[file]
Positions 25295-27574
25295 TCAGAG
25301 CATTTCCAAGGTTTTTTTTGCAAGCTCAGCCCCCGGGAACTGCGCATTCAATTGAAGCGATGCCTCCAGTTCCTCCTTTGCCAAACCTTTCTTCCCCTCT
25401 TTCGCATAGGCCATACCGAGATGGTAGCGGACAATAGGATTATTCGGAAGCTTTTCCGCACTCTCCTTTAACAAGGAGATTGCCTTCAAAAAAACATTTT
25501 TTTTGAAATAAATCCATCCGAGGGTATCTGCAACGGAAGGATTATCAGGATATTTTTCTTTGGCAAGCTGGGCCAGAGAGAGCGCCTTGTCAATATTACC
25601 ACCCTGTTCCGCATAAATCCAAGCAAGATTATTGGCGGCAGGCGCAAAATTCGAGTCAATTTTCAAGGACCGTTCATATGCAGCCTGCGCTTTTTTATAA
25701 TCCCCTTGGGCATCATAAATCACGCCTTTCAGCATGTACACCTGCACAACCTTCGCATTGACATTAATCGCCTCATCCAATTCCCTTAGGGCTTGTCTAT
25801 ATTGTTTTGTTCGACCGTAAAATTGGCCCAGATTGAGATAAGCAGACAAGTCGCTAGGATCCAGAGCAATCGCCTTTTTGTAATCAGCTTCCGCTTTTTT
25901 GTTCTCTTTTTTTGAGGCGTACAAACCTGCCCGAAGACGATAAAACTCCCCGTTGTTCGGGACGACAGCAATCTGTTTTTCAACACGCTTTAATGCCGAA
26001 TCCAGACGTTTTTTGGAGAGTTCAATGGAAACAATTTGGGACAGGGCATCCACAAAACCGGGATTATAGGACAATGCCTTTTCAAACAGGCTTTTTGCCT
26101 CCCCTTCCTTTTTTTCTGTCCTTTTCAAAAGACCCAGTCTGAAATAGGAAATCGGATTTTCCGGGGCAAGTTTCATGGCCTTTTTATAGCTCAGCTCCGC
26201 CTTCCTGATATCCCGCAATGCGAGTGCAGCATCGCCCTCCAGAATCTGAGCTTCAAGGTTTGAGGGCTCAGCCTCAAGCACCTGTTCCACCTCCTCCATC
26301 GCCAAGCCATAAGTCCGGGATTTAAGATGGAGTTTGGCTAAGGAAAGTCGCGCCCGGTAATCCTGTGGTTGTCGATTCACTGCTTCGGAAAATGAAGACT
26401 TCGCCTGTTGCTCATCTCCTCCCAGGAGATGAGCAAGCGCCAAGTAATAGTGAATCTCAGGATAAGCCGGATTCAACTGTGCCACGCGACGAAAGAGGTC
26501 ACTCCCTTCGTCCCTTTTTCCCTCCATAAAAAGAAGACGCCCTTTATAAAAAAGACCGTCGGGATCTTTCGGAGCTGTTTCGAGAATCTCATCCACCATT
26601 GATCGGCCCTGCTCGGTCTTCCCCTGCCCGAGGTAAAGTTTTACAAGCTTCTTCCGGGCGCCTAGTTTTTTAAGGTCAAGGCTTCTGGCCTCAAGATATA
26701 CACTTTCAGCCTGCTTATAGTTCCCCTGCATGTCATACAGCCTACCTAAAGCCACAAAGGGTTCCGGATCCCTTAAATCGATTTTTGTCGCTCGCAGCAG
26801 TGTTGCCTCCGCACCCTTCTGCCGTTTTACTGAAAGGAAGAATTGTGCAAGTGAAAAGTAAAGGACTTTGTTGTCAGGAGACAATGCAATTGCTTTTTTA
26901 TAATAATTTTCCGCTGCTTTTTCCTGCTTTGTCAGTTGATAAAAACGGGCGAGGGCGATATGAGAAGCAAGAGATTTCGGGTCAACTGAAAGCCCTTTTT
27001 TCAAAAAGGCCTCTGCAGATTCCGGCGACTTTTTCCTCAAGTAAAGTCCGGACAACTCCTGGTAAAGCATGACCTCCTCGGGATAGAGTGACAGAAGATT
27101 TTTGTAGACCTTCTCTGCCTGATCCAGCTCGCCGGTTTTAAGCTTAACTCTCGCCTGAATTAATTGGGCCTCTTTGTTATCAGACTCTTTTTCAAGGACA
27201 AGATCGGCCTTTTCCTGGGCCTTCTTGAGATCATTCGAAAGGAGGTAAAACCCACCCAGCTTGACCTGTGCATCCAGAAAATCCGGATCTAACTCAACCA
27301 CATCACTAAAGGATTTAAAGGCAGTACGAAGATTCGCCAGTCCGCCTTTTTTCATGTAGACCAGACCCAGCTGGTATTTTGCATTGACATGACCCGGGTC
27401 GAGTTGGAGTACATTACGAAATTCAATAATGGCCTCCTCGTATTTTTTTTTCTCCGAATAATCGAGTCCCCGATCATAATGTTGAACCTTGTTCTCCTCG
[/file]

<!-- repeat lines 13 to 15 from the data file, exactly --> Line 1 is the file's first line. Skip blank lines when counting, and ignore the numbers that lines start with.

26301 GCCAAGCCATAAGTCCGGGATTTAAGATGGAGTTTGGCTAAGGAAAGTCGCGCCCGGTAATCCTGTGGTTGTCGATTCACTGCTTCGGAAAATGAAGACT
26401 TCGCCTGTTGCTCATCTCCTCCCAGGAGATGAGCAAGCGCCAAGTAATAGTGAATCTCAGGATAAGCCGGATTCAACTGTGCCACGCGACGAAAGAGGTC
26501 ACTCCCTTCGTCCCTTTTTCCCTCCATAAAAAGAAGACGCCCTTTATAAAAAAGACCGTCGGGATCTTTCGGAGCTGTTTCGAGAATCTCATCCACCATT